Is the CAOA a perfect model for legalization? Probably not, as I am not sure there is a way to legalize cannabis that will please everyone. However, it is comprehensive and would completely change the cannabis industry.
A few weeks ago, Senate Majority Leader Chuck Schumer (D-NY), Senate Finance Committee Chairman Ron Wyden (D-OR) and Sen. Cory Booker (D-NJ), introduced the Cannabis Administration and Opportunity Act (CAOA).
The nearly 300 page bill is comprehensive and is unlikely to pass before the midterm election (if at all, thanks to the filibuster). However, it does provide a real glimpse as to what we can potentially expect when federal cannabis legalization actually happens. Today, I will cover a few interesting portions of the CAOA.
The CAOA would remove marijuana from the Controlled Substances Act (CSA). Individuals over 21 could legally use marijuana in states that have legalized. States could continue to prohibit marijuana within their borders but could not prohibit the interstate shipment of marijuana. The unauthorized growing, manufacturing, shipping, transporting, receiving, possessing, selling, distributing, or purchasing of ten pounds or more of marijuana would remain illegal.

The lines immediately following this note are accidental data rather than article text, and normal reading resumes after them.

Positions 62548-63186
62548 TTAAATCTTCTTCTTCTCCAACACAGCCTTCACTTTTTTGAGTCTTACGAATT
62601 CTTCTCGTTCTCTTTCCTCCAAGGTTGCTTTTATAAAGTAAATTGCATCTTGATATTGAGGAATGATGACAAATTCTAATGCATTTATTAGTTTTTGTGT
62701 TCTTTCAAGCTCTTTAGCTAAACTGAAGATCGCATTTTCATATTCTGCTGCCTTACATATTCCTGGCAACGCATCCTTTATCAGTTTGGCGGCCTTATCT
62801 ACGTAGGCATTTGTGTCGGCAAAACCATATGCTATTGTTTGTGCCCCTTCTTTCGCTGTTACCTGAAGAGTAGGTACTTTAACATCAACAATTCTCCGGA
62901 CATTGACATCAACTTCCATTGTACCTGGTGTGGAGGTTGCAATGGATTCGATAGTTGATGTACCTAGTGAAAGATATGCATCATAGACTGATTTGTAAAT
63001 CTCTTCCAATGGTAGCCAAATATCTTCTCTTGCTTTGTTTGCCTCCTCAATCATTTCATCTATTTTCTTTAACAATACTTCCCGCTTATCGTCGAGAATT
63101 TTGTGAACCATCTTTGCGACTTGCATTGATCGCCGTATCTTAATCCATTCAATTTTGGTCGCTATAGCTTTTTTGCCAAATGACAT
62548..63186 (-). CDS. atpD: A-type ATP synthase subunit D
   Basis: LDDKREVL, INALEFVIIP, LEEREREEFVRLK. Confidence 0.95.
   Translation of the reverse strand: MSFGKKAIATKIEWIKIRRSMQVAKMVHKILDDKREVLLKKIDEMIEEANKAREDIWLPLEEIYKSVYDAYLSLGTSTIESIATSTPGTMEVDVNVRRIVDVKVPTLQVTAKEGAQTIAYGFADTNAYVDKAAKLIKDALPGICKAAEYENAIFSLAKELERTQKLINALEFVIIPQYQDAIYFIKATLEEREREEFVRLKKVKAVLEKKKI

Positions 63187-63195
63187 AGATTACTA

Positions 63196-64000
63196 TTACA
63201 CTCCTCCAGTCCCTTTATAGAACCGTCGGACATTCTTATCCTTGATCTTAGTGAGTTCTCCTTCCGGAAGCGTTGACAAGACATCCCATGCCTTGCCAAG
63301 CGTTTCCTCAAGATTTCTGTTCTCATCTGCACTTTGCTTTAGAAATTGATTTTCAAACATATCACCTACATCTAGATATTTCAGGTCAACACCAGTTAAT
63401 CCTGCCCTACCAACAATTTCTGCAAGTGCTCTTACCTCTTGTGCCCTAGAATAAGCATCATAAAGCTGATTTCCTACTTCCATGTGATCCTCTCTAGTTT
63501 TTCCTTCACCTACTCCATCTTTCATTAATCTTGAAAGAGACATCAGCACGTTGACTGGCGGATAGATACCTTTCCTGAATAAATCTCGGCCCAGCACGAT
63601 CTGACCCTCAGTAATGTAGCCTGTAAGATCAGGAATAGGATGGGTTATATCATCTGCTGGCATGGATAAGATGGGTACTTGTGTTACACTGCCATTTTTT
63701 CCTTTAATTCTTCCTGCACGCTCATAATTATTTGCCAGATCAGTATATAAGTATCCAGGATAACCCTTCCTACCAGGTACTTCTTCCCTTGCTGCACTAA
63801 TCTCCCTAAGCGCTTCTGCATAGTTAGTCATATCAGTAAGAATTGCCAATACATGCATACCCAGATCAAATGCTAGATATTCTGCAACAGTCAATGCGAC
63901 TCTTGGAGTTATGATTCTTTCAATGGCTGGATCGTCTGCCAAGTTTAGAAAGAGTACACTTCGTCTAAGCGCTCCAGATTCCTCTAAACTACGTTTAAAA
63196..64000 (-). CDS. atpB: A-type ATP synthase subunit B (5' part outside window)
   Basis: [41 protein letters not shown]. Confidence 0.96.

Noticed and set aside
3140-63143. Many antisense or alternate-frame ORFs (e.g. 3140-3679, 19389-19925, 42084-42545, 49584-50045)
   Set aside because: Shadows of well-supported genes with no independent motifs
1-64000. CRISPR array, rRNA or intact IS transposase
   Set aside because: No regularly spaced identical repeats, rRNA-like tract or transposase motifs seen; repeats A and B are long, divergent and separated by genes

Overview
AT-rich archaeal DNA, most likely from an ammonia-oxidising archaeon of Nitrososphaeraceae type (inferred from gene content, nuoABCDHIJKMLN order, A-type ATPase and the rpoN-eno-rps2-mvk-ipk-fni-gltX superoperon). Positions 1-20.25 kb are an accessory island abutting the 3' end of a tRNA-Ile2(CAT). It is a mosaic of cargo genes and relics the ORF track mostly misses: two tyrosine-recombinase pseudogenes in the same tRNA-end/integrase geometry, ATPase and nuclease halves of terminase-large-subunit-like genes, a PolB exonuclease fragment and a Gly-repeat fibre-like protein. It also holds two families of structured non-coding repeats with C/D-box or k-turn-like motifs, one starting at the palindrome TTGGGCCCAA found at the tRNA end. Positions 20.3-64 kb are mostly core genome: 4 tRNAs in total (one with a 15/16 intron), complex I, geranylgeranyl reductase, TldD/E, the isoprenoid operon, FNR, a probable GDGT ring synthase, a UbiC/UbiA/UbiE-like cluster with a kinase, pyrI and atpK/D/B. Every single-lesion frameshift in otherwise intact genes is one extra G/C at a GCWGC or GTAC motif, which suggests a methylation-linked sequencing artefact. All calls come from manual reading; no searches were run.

The CAOA would also amend the 2018 Farm Bill by defining hemp as cannabis with less than 0.7% THC on a dry weight basis. That would more than double the current THC threshold of 0.3% for hemp.
If the CAOA passes, it would task several federal agencies would take part in regulating marijuana at a federal level. The Food and Drug Administration (FDA), the Bureau of Alcohol, Tobacco, Firearms and Explosives (ATF) and the Alcohol and Tobacco Tax and Trade Bureau (TTB) would each be involved. The FDA would regulate the manufacture, distribution, and labeling of “cannabis products,” as well as register cannabis product manufacturers.